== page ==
With four special cameras, TESS uses a detection method called transit photometry, which looks for periodic dips in the visible light of stars caused by planets passing, or transiting, in front of them. (VOA)

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NASA’S Twins Study Claims, Long-term Spaceflight Not Linked to Major Health Risks

"It's almost as if the body's on high alert," said Christopher Mason, Associate Professor at Weill Cornell Medicine.

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NASA
Spending nearly a year in orbit increased NASA astronaut Scott Kelly's immune system response, as if, at the cellular level, his body felt under attack as compared to his Earth-bound twin brother, the Washington Post reported on Friday. Pixabay

While it was previously thought that long duration spaceflight can affect the human body, even at the molecular level, new results from NASAs “Twins Study” has showed that there are no major warning signs and no reason to think humans cannot survive a two-and-a-half-year round-trip journey to Mars.

As part of the “Twins Study”, NASA astronaut Scott Kelly spent a year in space while Mark, his identical twin, stayed on Earth as a control subject to look at the effects of space travel on the human body.

Spending nearly a year in orbit increased NASA astronaut Scott Kelly’s immune system response, as if, at the cellular level, his body felt under attack as compared to his Earth-bound twin brother, the Washington Post reported on Friday.

NASA
According to report, the biggest concern is radiation as such a mission would expose astronauts to levels of radiation greater than permitted under current guidelines. That would not necessarily prevent a mission, but it remains a concern. Pixabay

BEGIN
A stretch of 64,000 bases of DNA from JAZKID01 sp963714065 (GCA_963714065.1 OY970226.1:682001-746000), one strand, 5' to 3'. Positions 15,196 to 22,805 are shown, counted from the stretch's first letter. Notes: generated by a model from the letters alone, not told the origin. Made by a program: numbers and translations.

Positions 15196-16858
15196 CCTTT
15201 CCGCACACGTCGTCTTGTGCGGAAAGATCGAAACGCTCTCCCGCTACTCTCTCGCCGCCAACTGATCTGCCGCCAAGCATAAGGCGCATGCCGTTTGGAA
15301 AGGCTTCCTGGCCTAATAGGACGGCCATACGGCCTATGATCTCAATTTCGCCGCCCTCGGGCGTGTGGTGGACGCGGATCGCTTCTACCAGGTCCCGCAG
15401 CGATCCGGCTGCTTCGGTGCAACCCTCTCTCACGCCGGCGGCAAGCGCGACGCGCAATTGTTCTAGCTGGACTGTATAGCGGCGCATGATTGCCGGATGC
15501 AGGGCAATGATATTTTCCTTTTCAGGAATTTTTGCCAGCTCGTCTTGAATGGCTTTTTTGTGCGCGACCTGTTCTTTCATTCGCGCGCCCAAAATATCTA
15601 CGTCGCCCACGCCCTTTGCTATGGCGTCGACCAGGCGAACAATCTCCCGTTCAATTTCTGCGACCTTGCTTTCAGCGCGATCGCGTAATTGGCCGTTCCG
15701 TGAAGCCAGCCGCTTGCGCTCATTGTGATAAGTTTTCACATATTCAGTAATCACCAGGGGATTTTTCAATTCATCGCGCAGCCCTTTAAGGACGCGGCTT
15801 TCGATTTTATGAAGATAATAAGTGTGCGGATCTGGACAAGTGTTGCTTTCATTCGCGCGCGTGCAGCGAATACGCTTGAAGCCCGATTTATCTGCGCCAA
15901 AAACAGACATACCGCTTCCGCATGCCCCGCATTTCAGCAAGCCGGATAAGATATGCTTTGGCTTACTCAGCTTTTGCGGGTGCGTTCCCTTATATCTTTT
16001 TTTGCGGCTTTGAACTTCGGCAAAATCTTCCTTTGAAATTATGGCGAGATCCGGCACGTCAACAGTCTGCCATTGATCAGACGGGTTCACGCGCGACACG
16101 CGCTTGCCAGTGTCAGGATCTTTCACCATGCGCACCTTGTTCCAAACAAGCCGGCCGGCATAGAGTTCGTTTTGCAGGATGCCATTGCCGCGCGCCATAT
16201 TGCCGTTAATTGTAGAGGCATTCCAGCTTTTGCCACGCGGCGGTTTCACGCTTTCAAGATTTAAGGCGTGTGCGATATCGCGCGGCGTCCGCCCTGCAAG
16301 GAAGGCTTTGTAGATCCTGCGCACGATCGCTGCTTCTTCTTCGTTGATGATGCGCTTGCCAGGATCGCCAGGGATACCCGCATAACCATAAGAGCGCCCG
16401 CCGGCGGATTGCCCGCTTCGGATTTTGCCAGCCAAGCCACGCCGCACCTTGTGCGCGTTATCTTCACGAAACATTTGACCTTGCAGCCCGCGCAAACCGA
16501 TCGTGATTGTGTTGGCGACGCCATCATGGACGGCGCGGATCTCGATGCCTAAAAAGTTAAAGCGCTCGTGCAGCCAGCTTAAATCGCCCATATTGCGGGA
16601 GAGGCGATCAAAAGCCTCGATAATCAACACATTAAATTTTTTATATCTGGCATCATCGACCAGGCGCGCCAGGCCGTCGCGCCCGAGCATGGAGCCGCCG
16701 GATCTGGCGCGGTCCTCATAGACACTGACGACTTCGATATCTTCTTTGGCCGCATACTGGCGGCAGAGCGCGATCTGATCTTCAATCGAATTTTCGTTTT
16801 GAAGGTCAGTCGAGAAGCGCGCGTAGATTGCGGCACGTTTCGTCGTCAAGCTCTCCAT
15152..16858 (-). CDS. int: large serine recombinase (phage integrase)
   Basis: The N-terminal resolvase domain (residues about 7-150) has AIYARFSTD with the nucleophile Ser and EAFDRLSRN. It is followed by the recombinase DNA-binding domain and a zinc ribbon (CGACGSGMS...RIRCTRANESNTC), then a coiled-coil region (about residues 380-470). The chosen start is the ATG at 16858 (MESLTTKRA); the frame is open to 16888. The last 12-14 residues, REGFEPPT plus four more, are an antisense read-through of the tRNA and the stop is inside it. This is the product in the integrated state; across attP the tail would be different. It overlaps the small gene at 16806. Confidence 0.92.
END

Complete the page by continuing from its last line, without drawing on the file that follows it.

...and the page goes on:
These comparisons, however, has not raised any red flags about long-term spaceflight on the International Space Station (ISS), NASA officials were quoted as saying at the annual meeting of the American Association for the Advancement of Science here.

“It’s almost as if the body’s on high alert,” said Christopher Mason, Associate Professor at Weill Cornell Medicine.

The space sojourn also changed the activity of some of his genes.

“It’s mostly really good news,” Mason said, adding, “the body has extraordinary plasticity and adaptation to being in zero gravity, at least for a year”.

NASA
“It’s almost as if the body’s on high alert,” said Christopher Mason, Associate Professor at Weill Cornell Medicine. Pixabay

According to Craig Kundrot, Director of NASA’s space life and physical sciences division, so far the space agency’s research found nothing that would make a Mars mission impossible.

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According to report, the biggest concern is radiation as such a mission would expose astronauts to levels of radiation greater than permitted under current guidelines. That would not necessarily prevent a mission, but it remains a concern.

However, Kundrot cautioned that the twin study has only two people as samples. “We don’t regard any of this as conclusive, but on the whole it’s encouraging,” he said, adding, “there are no new major warning signs”. (IANS)